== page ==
message 7: by MJ (new) - rated it 5 stars

MJ Franklin (heyitsfranklin2) | 63 comments Mod
Andrew wrote: "I think all the elders felt this way. The younger generation though was willing to make anywhere their home as long as they could find opportunity."

Andrew, that's a great point! I liked exploring the way the characters created/ re-created their homes throughout the book, whether that be through physically reconstructing buildings, honoring old traditions, or (as we see when Bockarie leaves for Freetown) the preparing of food.

But I think you raise a great point about opportunity being a key focus for the younger generation in the book. What I find most interesting is that Bockarie decides to leave not for himself but because of the potential opportunities for his family. The sacrifices that the characters make (Bockarie to leave Imperi and start over/ the elders' decision to stay in a dying town to remain connected to their history) suggests that in the book, family (whether biological like Bockarie's family or adopted like Colonel's group) is the most critical component when creating a home.


message 8: by MJ (new) - rated it 5 stars

MJ Franklin (heyitsfranklin2) | 63 comments Mod
One of my favorite quotes from the book is also where the title comes from:

"We must live in the radiance of tomorrow, as our ancestors have suggested in their tales. For what is yet to come tomorrow has possibilities, and we must think of it, the simplest glimpse of that possibility of goodness. That will be our strength. That has always been our strength." p. 167


message 9: by Madeleine (last edited Feb 25, 2014 12:24PM) (new) - rated it 3 stars

Madeleine (madgold) | 12 comments Mod
A line that stuck with me is:

"The world is not ending today. You must cheer up if you want to keep living in it."

This quotation is also a main theme that I took from the book. Despite so many hardships and tragedies occurring one after another (small hardships such as corruption in the school, and larger tragedies such as the community fighting with the mining company while still recovering from the horrors of a civil war) many of the main characters are still able to push forward.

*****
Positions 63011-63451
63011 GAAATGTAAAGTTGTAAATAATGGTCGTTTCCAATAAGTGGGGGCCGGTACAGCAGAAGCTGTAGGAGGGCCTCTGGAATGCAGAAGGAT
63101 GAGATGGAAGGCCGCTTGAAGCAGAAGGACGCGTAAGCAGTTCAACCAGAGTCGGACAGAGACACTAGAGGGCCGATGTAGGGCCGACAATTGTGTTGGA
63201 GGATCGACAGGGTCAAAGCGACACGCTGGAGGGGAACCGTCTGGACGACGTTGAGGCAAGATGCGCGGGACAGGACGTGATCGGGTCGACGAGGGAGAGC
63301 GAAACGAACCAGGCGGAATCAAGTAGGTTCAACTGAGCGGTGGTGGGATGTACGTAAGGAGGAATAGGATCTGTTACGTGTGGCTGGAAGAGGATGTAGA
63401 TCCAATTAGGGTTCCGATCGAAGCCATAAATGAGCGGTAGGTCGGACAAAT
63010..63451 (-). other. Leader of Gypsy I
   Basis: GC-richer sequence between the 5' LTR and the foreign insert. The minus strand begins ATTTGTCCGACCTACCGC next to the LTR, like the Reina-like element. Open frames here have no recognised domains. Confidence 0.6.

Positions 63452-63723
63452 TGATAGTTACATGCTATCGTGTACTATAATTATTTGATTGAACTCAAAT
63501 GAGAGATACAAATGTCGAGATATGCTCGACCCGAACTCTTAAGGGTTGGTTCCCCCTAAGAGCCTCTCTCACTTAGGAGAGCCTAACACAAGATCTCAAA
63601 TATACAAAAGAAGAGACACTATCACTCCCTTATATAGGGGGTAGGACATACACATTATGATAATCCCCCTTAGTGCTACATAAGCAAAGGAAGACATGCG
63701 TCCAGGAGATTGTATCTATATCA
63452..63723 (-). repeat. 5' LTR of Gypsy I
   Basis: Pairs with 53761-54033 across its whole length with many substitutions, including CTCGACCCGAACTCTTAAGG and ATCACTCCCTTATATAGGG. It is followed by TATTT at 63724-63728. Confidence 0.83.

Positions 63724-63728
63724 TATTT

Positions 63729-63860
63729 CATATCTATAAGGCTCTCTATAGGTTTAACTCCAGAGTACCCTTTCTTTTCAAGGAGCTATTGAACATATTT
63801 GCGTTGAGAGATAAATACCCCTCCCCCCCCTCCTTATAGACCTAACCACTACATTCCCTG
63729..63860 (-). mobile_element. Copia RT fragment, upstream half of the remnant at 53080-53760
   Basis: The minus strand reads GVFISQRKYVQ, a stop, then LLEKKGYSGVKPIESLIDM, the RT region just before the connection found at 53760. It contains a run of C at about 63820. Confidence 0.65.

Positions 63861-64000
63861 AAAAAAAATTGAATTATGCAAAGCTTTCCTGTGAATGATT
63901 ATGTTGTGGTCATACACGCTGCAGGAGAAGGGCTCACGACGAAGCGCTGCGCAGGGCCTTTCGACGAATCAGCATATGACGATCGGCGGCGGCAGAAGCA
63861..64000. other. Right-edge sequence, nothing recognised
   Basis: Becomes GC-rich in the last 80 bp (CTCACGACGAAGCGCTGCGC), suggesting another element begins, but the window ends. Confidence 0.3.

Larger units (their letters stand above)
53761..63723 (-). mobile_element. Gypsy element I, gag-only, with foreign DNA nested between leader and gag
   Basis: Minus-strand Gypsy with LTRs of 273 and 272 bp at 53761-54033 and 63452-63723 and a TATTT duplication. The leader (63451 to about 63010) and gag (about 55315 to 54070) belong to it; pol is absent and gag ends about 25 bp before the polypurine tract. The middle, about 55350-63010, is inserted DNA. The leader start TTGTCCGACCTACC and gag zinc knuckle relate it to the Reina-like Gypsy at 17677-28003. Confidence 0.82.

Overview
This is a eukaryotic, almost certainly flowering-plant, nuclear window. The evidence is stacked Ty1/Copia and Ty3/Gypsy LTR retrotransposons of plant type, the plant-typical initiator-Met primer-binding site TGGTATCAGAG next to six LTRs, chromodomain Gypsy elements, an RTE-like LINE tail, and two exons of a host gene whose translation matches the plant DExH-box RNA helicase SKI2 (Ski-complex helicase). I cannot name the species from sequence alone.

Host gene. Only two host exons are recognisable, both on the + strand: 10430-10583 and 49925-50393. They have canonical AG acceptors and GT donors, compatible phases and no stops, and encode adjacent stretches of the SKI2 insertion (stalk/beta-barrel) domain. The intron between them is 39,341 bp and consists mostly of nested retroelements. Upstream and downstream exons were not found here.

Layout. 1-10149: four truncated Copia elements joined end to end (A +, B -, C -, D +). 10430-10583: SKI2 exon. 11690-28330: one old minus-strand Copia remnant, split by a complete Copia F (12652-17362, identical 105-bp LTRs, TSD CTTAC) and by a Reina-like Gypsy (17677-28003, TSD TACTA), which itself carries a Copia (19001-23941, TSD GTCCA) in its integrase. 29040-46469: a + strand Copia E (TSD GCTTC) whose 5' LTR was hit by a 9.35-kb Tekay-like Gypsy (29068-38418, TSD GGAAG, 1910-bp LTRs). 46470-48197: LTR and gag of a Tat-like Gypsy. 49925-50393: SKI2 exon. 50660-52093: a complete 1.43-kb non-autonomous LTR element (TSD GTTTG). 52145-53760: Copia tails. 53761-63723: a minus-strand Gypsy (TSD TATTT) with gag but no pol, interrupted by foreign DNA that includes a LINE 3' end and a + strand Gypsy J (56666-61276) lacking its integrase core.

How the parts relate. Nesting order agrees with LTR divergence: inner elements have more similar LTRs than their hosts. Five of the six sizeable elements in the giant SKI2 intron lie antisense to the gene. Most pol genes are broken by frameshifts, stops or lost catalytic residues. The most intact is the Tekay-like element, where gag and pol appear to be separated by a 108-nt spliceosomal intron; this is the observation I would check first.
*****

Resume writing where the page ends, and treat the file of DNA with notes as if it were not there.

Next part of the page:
Although the village is torn apart--physically and emotionally-- the villagers are able to find strength through hope.


message 10: by Nora (new) - rated it 5 stars

Nora Grenfell (nora_grenfell) | 13 comments Mod
In our conversation with author Ishmael Beah, says he decided to write fiction because the experience of writing his memoir, Long Way Gone, was painful. In fiction, he found "joy."


message 11: by Nora (new) - rated it 5 stars

Nora Grenfell (nora_grenfell) | 13 comments Mod
Ishmael is talking about translating from his native tongue of Mende to English while writing "Radiance of Tomorrow".

“In my language, if your mind is scattered, the translation is ‘your mind is like an anthill filled with smoke’” - Ishmael Beah


message 12: by MJ (new) - rated it 5 stars

MJ Franklin (heyitsfranklin2) | 63 comments Mod
Ishmael Beah on the way the environment creates a home: "Land is not just a place that you have your house built on. There are other things attached to it. It has your family's history, it is where your ancestors are buried…so when that is destroyed, that’s more devastating than anything else."


message 13: by MJ (new) - rated it 5 stars

MJ Franklin (heyitsfranklin2) | 63 comments Mod
Ishmael Beah on the title of "Radiance of Tomorrow" and the book's ending:

"I didn’t want to end the novel in a happy way but I wanted them to know that it would be ok...That’s where the idea of the “radiance of tomorrow” comes from. Tomorrow has not come yet. It is not tainted and you can still get something out of it."